“ He was not only made flesh, but He was made in the likeness of sinful flesh. “ She immediately follows this with a sentence clarifying the difference meant by” likeness”: “His divine attributes were withheld from relieving His soul anguish or His bodily pains “(Letter 106, 1896). {5BC 1124.2}
    Therefore, Christ’s divine attributes were the “thing” that made His nature a “likeness” to ours – that is, we do not possess divine attributes and can only receive what God desires us to have of them by receiving conversion and sanctification.
    “Forasmuch then as the children are partakers of flesh and blood, he also Himself likewise took part of the same” Heb. 2.14
    The beautiful statement in the 1915 (unchanged by mere “human wisdom”, as it was for the 1958 version) sets the truth out very accurately:
    “On His human side Christ inherited just what every child of Adam inherits – a sinful nature.
    On the divine side, from His very conception, He was begotten and born of the Spirit. And all this was done to place mankind on vantage-ground, and to demonstrate that in the same way every one who is “born of the Spirit” may gain like victories over sin in his own sinful flesh.
    Thus each one is to overcome as Christ overcame. Rev 3:21. Without this birth there can be no victory over temptation, and no salvation from sin. John 3:3-7.”

  2. An interesting article, and I had to look up my own 1915 Bible Reading for the Home Circle page 174,
    the words “Jesus …lived a sinless life, in sinful flesh” was added as a footnote, and I believe Biblically wrong and not verified by inspired EGW writings either. It is added by human wisdom.

    No where does the Bible say humans have a “sinful flesh”. The closest description to a statement like this is “Jesus came in the likeness of sinful flesh” (Romans 8:3). Waggoner and others who make the same expression say that likeness is the same as. Again this is wrong. If likeness is the same as, why doesn’t Ellen WHite use the term “sinful flesh” ? She doesn’t.

    This Bible says that when Adam fell, the world experienced “condemnation” through him and it was “condemnation ” not “orginal sin” that was passed from one generation to another.

    Ro 5:16 And not as it was by one that sinned, so is the gift: for the judgment was by one to condemnation,

    Secondly people assume the word sin to means both an act and a condition. Hence they say the affects of Adam’s sin, is termed “sinful”. Hence the idea of “sinful flesh” This is a misuse of meaning, and a change to the meaning of Sin (Hebrew word chata) and is wrong. Just because words change in meaning does not mean humans are allowed to change our Bible words with changes in cultural understanding.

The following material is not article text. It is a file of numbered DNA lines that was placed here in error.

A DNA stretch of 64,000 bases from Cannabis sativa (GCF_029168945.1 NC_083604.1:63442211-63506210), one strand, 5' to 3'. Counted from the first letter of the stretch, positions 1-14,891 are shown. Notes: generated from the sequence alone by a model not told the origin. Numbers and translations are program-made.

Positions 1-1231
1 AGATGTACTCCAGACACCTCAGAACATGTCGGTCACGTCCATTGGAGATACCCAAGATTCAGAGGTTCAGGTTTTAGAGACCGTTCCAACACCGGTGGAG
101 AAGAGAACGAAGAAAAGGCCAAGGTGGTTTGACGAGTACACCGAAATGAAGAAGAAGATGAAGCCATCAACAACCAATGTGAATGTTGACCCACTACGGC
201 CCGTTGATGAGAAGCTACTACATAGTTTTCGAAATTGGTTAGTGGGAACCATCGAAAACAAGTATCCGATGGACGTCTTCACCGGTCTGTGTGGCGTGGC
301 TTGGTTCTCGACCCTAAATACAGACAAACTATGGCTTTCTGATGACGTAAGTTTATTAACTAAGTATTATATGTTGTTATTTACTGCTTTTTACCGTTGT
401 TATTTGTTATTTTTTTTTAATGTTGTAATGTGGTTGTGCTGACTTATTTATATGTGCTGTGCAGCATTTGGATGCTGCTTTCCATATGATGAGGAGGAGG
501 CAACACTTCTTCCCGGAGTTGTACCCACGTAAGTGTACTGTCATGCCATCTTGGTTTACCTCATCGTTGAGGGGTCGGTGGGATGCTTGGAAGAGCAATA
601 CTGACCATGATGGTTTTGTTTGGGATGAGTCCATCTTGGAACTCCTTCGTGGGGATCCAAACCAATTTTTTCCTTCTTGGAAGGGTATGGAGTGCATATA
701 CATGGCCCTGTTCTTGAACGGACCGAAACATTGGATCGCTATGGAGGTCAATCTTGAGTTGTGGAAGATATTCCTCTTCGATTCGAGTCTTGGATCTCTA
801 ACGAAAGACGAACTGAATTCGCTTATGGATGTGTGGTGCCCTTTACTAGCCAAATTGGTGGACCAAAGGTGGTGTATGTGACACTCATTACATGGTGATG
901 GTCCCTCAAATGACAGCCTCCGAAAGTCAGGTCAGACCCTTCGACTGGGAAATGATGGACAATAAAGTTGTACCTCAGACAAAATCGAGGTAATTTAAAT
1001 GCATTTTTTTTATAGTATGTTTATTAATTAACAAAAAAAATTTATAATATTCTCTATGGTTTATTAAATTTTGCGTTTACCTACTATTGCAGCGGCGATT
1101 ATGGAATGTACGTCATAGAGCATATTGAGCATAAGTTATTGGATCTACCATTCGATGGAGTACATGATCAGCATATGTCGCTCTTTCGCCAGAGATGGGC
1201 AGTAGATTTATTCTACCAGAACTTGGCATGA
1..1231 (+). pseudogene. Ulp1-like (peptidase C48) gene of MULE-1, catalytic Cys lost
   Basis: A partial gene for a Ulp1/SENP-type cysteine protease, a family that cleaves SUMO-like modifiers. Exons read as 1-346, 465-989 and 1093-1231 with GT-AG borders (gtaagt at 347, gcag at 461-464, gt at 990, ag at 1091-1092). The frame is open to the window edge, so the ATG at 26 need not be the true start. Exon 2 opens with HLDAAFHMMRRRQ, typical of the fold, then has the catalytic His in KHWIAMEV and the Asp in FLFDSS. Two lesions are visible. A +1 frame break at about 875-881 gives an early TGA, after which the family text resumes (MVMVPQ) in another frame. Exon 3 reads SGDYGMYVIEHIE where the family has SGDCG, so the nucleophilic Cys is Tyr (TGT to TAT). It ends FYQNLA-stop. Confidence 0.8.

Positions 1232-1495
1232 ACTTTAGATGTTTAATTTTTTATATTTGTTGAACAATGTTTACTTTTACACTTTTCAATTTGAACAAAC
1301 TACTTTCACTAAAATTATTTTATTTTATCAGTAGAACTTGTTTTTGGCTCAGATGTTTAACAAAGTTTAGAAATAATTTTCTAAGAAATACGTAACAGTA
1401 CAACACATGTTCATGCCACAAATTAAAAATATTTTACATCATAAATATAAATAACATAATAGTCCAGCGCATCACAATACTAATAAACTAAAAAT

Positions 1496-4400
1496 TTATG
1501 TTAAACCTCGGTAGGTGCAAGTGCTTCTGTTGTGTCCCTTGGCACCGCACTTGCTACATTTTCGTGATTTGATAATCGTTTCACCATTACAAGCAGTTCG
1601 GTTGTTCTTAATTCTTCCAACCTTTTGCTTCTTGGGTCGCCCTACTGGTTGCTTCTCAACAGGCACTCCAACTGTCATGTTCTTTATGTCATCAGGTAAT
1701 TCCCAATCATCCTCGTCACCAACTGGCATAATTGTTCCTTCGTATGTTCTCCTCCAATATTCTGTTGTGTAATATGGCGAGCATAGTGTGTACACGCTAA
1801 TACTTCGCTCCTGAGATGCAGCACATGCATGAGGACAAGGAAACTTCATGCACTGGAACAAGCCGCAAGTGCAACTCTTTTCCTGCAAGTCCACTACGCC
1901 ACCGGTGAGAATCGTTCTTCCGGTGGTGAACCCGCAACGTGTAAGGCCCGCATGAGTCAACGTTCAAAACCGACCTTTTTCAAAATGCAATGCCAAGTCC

The Hebrew meaning for sin (chata) is missing the marik. To miss the mark required two points, the shooter’s arrow and the target (God’s law). Thus sin is based on two points. THis means sin is a relationship term. Sin is not what people call today a noun, sin is NOT one point.

    They say look at the sinful chocolate cake. One point. No despite our twisting to the meaning of sin, sin is a relationship term. So a sinful flesh is by Bible definition is a sinning flesh, assuming such a concept is possible, because its not. The flesh cannot sin anyway, only the mind of character can sin. If you choose to have Satan as your ruler, than your mind sins, not your flesh.

    When Adam and Eve sinned, the world fell into condemnation and our flesh became “comndemned” or “fallen” if you will, although these terms are not described by the Bible as “fallen flesh” or “condemned flesh”, but for a label of convenience, I will use them. When you sin, it is your nature that becomes sinful, hence the term “sinful nature” or “carnal nature” in EGW writings, is a reference to one’s character.

    Never does the Bible or EGW say the flesh becomes “sinful flesh”. This is a term conveniently applied by adding human misconceptions to our fallen race.

    If anyone would like a Biblical atlternative to the posted theory of faith, please email me on robthompson@activ8.net.au and I will post you an alternative theory of faith.
    Yeshua’s blessing to you all
    Shalom

    • @Robert2Yeshua, Just because certain specific words are not used that we personally consider in our mere “human wisdom”. must be used, does not mean that what is meant is as we feel it should mean! Semantics do not and cannot, dictate interpretation of God’s Word or doctrine. We should humble our minds and take every scripture on the subject and build the true picture of what is meant by God.